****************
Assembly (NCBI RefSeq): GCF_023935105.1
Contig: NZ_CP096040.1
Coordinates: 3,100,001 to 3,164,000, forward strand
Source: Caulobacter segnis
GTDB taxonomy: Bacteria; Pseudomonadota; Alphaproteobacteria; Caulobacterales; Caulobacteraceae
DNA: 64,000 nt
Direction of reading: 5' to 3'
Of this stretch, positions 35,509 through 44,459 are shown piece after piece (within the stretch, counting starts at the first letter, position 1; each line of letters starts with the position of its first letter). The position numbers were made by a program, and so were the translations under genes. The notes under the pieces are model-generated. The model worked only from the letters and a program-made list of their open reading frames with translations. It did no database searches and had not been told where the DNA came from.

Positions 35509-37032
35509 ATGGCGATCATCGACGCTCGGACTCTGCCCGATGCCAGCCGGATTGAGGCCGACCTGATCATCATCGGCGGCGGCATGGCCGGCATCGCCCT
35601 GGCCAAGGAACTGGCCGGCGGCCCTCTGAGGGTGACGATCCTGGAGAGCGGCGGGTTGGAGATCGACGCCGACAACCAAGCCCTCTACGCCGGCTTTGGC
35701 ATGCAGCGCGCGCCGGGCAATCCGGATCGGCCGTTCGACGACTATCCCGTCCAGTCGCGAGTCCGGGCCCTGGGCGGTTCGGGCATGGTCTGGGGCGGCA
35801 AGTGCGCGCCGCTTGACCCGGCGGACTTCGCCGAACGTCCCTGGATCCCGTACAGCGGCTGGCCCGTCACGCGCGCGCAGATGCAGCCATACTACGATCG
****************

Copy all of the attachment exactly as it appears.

Assembly (NCBI RefSeq): GCF_023935105.1
Contig: NZ_CP096040.1
Coordinates: 3,100,001 to 3,164,000, forward strand
Source: Caulobacter segnis
GTDB taxonomy: Bacteria; Pseudomonadota; Alphaproteobacteria; Caulobacterales; Caulobacteraceae
DNA: 64,000 nt
Direction of reading: 5' to 3'
Of this stretch, positions 35,509 through 44,459 are shown piece after piece (within the stretch, counting starts at the first letter, position 1; each line of letters starts with the position of its first letter). The position numbers were made by a program, and so were the translations under genes. The notes under the pieces are model-generated. The model worked only from the letters and a program-made list of their open reading frames with translations. It did no database searches and had not been told where the DNA came from.

Positions 35509-37032
35509 ATGGCGATCATCGACGCTCGGACTCTGCCCGATGCCAGCCGGATTGAGGCCGACCTGATCATCATCGGCGGCGGCATGGCCGGCATCGCCCT
35601 GGCCAAGGAACTGGCCGGCGGCCCTCTGAGGGTGACGATCCTGGAGAGCGGCGGGTTGGAGATCGACGCCGACAACCAAGCCCTCTACGCCGGCTTTGGC
35701 ATGCAGCGCGCGCCGGGCAATCCGGATCGGCCGTTCGACGACTATCCCGTCCAGTCGCGAGTCCGGGCCCTGGGCGGTTCGGGCATGGTCTGGGGCGGCA
35801 AGTGCGCGCCGCTTGACCCGGCGGACTTCGCCGAACGTCCCTGGATCCCGTACAGCGGCTGGCCCGTCACGCGCGCGCAGATGCAGCCATACTACGATCG